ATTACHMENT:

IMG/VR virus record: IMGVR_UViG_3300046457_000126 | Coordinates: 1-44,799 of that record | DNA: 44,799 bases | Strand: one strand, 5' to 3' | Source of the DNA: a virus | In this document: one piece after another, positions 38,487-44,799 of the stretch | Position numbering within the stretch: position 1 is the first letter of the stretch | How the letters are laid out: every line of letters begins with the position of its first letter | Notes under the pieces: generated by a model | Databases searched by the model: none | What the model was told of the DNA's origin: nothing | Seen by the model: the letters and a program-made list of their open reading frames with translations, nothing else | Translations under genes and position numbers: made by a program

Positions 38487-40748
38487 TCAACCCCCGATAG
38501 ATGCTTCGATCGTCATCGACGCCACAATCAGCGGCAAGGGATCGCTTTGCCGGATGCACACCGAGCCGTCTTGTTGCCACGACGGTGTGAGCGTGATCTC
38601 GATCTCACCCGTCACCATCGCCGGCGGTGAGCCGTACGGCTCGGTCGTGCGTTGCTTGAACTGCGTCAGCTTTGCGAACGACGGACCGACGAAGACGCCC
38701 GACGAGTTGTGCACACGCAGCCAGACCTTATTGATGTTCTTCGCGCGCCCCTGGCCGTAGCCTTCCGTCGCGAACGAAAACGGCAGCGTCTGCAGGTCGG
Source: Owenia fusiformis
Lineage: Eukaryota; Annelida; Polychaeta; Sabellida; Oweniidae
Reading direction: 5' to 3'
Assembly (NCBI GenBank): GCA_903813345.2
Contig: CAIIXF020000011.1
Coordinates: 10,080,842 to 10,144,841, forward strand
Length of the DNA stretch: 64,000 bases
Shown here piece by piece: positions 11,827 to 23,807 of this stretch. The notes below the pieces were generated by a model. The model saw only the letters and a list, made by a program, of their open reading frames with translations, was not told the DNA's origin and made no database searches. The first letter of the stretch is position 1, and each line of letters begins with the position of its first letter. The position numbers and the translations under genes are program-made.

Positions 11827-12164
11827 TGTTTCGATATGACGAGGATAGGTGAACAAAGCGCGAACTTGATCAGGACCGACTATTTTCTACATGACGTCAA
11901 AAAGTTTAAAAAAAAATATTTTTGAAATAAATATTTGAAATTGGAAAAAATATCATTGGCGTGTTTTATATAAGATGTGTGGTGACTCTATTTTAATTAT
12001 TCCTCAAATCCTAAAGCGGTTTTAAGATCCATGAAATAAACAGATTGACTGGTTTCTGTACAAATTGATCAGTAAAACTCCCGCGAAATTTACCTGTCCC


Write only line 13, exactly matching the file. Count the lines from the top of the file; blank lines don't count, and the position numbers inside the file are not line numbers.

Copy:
Length of the DNA stretch: 64,000 bases